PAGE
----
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August 1, 2011

Bernanke Secretly Gives away Sixteen Trillion Dollars

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Richard (Rick) Mills /> Ahead of the Herd

As a general rule, the most successful man in life is the man who has the best information

The first ever GAO (Government Accountability Office) audit of the US Federal Reserve was recently carried out due to the Ron Paul/Alan Grayson Amendment to the Dodd-Frank bill passed in 2010. Jim DeMint, a Republican Senator, and Bernie Sanders, an independent Senator, while leading the charge for an audit in the Senate, watered down the original language of house bill (HR1207) so that a complete audit would not be carried out. Ben Bernanke, Alan Greenspan, and others, opposed the audit.

What the audit revealed was incredible: between December 2007 and June 2010, the Federal Reserve had secretly bailed out many of the world’s banks, corporations, and governments by giving them US$16,000,000,000,000.00 – that’s 16 TRILLION dollars.

The GDP of the United States is $14.12 trillion, the entire national debt of the United States government spanning its 200 plus year history is $14.5 trillion. The budget that is being debated in Congress and the Senate is $3.5 trillion.

In the past debt ceiling votes have passed the House and the Senate without question by the majority party (remember there’s an election next year so there’s a need for political grandstanding). When Republicans controlled the chambers they passed debt ceiling hikes with the Democrats in opposition. When the Democrats are in power they up the debt ceiling while the Republican oppose it.

Obama opposed raising the debt ceiling when George W. Bush was President. The debt ceiling is simply a limit of how much a government can borrow and owe regarding public debt. By increasing the debt ceiling, a President would be able to avoid spending cuts.

A default would only occur if the US did not make payments on its debt so not raising the debt ceiling will not result in default – a default can only occur if interest payments were not made.

As the audit of the Federal Reserve has just shown whether the debt ceiling hike passes or not is a moot point. The unelected Federal Reserve will, without Congressional authority, continue to create more money.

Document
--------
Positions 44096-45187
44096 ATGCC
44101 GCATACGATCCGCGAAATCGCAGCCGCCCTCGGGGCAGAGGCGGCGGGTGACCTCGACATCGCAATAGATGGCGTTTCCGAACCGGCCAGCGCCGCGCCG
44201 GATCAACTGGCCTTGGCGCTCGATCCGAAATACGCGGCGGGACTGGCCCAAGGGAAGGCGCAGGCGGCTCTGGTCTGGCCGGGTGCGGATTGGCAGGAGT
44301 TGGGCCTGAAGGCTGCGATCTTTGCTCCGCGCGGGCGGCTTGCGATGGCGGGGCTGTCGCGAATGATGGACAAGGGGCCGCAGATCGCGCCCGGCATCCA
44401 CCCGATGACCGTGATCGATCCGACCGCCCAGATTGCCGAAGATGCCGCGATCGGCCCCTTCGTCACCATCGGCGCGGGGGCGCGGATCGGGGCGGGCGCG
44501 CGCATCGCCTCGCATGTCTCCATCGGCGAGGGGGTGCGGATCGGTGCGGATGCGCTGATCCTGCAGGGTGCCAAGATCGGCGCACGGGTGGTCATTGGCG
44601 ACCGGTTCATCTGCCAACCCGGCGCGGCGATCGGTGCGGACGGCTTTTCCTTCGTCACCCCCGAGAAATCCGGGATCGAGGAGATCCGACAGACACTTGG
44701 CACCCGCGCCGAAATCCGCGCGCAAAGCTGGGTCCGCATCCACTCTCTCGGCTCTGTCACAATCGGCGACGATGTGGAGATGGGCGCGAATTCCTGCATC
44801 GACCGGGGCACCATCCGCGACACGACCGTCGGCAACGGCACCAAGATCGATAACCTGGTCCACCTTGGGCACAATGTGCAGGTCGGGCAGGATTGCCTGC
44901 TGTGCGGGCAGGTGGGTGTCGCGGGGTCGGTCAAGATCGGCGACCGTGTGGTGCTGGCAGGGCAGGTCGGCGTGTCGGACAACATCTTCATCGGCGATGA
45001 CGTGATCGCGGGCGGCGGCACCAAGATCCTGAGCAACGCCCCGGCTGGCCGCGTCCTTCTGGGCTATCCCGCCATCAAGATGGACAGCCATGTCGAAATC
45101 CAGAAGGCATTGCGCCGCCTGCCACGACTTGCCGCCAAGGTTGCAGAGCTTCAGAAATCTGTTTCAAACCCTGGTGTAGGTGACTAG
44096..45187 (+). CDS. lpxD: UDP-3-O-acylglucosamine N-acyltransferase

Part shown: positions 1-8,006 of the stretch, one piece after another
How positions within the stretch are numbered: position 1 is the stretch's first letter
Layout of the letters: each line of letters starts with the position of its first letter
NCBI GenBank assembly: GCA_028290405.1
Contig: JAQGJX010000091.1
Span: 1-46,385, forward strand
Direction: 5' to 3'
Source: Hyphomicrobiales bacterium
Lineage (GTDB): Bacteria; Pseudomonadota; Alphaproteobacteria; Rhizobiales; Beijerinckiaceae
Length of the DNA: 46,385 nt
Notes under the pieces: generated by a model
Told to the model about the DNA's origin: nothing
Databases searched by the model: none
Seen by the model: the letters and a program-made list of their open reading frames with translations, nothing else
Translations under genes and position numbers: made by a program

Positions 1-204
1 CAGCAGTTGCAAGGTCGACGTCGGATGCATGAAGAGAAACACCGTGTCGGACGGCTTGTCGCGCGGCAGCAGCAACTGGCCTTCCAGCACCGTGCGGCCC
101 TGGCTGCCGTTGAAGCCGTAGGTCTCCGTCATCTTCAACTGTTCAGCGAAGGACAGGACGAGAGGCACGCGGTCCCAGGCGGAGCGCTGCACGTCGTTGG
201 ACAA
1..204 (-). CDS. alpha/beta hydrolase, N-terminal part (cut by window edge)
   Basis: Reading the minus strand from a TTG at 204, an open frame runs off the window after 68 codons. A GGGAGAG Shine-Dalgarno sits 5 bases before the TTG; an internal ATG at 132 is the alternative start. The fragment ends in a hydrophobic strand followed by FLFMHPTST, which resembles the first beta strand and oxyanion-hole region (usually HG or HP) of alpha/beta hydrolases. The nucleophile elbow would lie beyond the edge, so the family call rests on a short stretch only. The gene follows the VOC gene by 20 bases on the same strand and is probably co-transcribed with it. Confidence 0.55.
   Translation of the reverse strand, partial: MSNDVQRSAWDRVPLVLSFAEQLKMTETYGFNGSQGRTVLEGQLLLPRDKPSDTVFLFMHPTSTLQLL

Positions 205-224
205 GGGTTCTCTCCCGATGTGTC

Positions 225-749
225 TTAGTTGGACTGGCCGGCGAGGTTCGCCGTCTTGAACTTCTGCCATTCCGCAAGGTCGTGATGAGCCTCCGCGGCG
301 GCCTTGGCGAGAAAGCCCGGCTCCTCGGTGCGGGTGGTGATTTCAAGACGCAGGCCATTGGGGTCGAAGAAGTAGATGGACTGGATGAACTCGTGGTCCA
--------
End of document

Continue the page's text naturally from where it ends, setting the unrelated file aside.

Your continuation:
The majority of US debt is owned by the Federal Reserve.

The Dow on gold’s terms is telling everybody something important is happening:

In 2000 gold made its $260 per ounce low, in January 2000 the Dow was 10,900

10,900 / $260 per ounce = 41.9 ounces to buy the Dow

Today at 12,592  DJII and $1,600 gold it’s 7.87 oz to buy the Dow.

Investors are starting to realize that gold and silver are a storehouse of value and a safe haven in times of turmoil. Gold and silvers prices have risen because of the abuse and mismanagement of our monetary and currency systems – throughout history, gold has always shone the brightest when trust breaks down, confidence falls and fear climbs.

The Dow/Gold ratio has twice before gone through corrections resulting in a transfer of wealth from one asset class to another. 

 In 1928 the ratio peaked at 14.5 and then dropped to 2.9 as the stock market crashed and the U.S. entered a deflationary depression.  In 1965 the Dow/Gold ratio peaked at 27.6, then started a long correction to 1.57 in 1980 as Volker aggressively raised interest rates and stopped inflation. 

As you can see on the above chart we began a third correction in 1999 when the Dow/gold ratio peaked at 41. 

It presently would be very hard to mount an argument against gold being clearly the winning major investment of the last decade.

 

Latest demand statistics from the World Gold Council:

Gold Demand and Supply – First quarter 2011

  • Global gold demand in the first quarter of 2011 totalled 981.3 tonnes, up 11% year-on-year from 881.0 tonnes in the first quarter of 2010.
  • The quarterly average gold price hit a new record of US$1,386.27/oz (as per the London PM Fix), its eighth consecutive year-on-year increase.
  • During the first quarter of the year, investment demand grew by 26% to 310.5 tonnes from 245.6 tonnes in the first quarter of 2010.
  • ETFs and similar products witnessed net outflows of 56 tonnes.
  • India and China, the two largest markets for gold jewellery, together accounted for 349.1 tonnes of gold jewellery demand or 63% of the total, a value of US$16bn. China’s jewellery demand reached a new quarterly record of 142.9 tonnes up 21% from 118.2 tonnes in the first quarter of 2010.